Our project will have an impact outside the academic research community, in that we shall produce materials which can be used for didactic and other cultural purposes both in the UK and in Italy. These materials will be distributed to universities, cultural institutions, and the local authorities of the areas where the fieldwork will have been conducted. With this activity we aim to contribute to the preservation of dialect culture.\nThe primary beneficiaries of the project outside the research community will be undergraduate students in the UK and Italy. In the UK, our DVD with recordings of dialect children's stories, accompanied by a booklet of orthographic transcriptions, will serve as a concrete testimony of the linguistic complexity of past and modern Italy. It will be possible to use these materials as part of the preparation for the year abroad, in the case of students of modern languages, as well as in level-2 and level-3 modules on stylistics and on the linguistic history and the linguistic situation of Italy (see Impact plan). The dialect texts will also, of course, constitute valuable teaching aids in level-1 phonetics modules. Rather than transcribing phonetically from written texts, students will be guided by audio recordings (downloadable on computer or IPod) which will foster their understanding of the differences between the sound systems of English and Italo-Romance.\nIn Italian universities, linguistics undergraduates are encouraged to engage in study activities that require fieldwork in local communities. The Italian students who will act as helpers in our project will be able to combine the work that they do for the project with this kind of study activity. Both these students and others will be able to use our collection of stories in study projects and dissertations on the competence in and the perception of the dialect among specific cross-sections of the Italian population. Other study projects will involve the comparison of specific features of the dialects that we will have investigated with their counterparts, if any, in cognate dialects. \nComparable activities are run by cultural institutions like the Centro di Studi Filologici e Linguistici Siciliani, Palermo. Suffice it to mention a survey conducted in 167 Italian schools by the President of the Centre, Giovanni Ruffino, to investigate and advance the children's perception of the linguistic complexity of Italy. Our materials will offer an opportunity to cultural institutions to initiate more such activities.\nThe project will have further-reaching benefits if, after the three years, our dataset will be used for the creation of teaching units on the whole repertoire of dialect, regional and standard Italian which will unavoidably emerge during the interviews. Whereas the DVD is a tangible output that will immediately be available for exploitation in the way outlined above, the timescale for these other potential impacts to be realised is not predictable at this stage. \nMost of the collaboration arrangements which are needed for the project to have the above impacts are already in place. We have an established relationship with the Italian and UK colleagues who will be the primary users and disseminators of the above outputs, and we shall dialogue with them throughout the duration of the project. We shall, of course, make sure that our DVD reaches the local authorities and any other relevant institutions in Italy and elsewhere (see Impact Plan). \nOur project will also benefit the RAs, in that they will acquire skills that could be applied in a range of employment sectors. They will become competent in web-page maintenance, the use of spreadsheets, and the editing of audio materials for multimedia teaching units. This will enhance their professional profile inside and outside the academia. We shall ensure that the project has this impact by arrang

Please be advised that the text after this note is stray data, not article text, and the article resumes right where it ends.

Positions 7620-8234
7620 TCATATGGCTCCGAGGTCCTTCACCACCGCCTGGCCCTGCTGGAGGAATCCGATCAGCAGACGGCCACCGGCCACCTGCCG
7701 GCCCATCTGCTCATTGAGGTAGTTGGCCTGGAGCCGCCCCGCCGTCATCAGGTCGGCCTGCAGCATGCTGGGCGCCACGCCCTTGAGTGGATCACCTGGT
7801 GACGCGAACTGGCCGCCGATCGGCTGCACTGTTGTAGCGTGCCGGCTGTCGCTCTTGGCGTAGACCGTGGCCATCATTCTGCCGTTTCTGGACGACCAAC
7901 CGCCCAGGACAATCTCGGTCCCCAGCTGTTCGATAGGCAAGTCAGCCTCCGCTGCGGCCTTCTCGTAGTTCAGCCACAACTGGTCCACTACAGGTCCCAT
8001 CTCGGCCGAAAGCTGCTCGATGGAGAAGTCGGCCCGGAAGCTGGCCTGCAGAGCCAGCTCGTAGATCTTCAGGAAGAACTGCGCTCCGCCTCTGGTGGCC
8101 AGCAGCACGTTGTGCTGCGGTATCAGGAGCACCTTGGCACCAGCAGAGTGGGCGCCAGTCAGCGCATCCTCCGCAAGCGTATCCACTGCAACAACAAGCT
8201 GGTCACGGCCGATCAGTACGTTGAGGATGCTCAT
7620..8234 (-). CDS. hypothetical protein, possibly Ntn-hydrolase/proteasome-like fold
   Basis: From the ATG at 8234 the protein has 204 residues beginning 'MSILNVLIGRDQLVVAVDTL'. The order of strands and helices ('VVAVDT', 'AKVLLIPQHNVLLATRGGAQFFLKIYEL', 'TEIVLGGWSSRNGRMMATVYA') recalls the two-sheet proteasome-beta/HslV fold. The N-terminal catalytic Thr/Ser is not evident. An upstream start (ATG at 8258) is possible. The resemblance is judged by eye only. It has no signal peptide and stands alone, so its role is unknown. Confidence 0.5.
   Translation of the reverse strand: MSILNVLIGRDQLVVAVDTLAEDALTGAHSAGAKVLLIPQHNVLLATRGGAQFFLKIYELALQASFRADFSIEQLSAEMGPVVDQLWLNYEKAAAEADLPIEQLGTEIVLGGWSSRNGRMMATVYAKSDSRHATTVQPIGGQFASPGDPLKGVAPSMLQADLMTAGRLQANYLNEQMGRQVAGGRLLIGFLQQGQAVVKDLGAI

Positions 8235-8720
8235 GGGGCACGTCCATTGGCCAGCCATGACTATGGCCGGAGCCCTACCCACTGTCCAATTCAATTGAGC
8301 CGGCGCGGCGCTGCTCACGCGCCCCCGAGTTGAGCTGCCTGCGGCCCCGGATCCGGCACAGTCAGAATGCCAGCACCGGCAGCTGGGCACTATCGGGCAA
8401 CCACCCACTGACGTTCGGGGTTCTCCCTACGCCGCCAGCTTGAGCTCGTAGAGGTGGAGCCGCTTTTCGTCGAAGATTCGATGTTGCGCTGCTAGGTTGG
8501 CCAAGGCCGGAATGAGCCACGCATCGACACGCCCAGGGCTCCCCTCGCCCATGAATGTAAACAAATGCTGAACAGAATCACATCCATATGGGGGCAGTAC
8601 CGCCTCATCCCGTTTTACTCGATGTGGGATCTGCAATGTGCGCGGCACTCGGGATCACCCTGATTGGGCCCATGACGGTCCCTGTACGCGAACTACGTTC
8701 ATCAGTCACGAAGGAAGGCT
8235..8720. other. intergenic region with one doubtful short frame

Our project provides an in-depth analysis of a multifaceted linguistic phenomenon (existential constructions) based on the novel evidence offered by an increasingly vulnerable language family, Italo-Romance. Existential constructions (e.g., 'there's a student at the door') have long fascinated linguists of all theoretical persuasions. The bulk of the existing literature has focused on the Definiteness Effects (DEs), i.e., the restrictions on the principal participant ('a student', in the example provided above). In many languages, this can only be grammatically definite (e.g., introduced by 'the') under strict conditions. An example of this is the English structure 'there's the student', with unstressed 'there', which is only grammatical if 'the student' is intended as a member of a list, possibly the only one. \nOur project sheds new light on the DEs while also uncovering features of existential constructions which have so far been neglected. Building upon the work of the Stanford-Berkeley Existentials Group, we test the hypothesis that the DEs derive from the tendency for the participant to lack semantic and pragmatic properties which warrant the grammatical encoding as a canonical subject. Our work on Sardinian (Bentley 2009a,b) indicates that topicality, identifiability, specificity and animacy are such properties. If the only participant of an event is not topical, i.e., it has not been mentioned before and cannot be taken for granted, and lacks one or more of the other features, it is unlikely to be encoded as a subject. Rather, it will figure in an existential structure. Whereas cross-linguistically the DEs are explained by the properties of canonical subjects, the manifestations of the DEs vary in accordance with the language-particular treatment of subjects (position in syntax, cross-referencing or agreement on the verb, case...).\nThe Italo-Romance dialects offer an ideal basis to test our hypotheses, since they display a range of different constraints on the subject. We shall analyse the spread of the DEs among these dialects, and how they correlate with the language-particular treatment of the subject. We shall also investigate further the rationale of the DEs and how this compares with the semantic and pragmatic restrictions on the subject. The said dialects also offer evidence which suggests that there are significant features of existentials which have not yet received the due attention. In particular, the counterparts of English 'be' (from Latin ESSE/STARE or HABERE) and 'there' (ci, vi, ghe, n(d)e, (n)ke, ddoi...) can be neutral or contentful (e.g., deictic, indicating location, or evidential, indicating hearsay). The investigation of these forms will enhance the current understanding of the form/function interface in existential structures. \nTo collect our evidence we shall conduct extensive fieldwork in Italy, availing ourselves of the advice of an international pool of experts who have offered us their support. Our objectives are both empirical (to create an atlas of the existential constructions of Italo-Romance) and theoretical (to shed new light on the discourse-semantics-morphosyntax interface in existentials). Our project also has an impact outside the academic research community, in that it involves the creation of materials (including a DVD with a collection of children's stories) which will be used for didactic and other cultural purposes both in the UK and in Italy. With our research we thus contribute to the preservation of dialect culture.\nOur research is timely on two accounts: on the one hand, our findings both benefit from and feed into the results of other research teams who are currently studying existentials in language families other than Italo-Romance. On the other hand, our project is part of a much more extensive undertaking by the global research community to understand a unique family of languages which have so much to contribute to linguistic research before they are finally lost.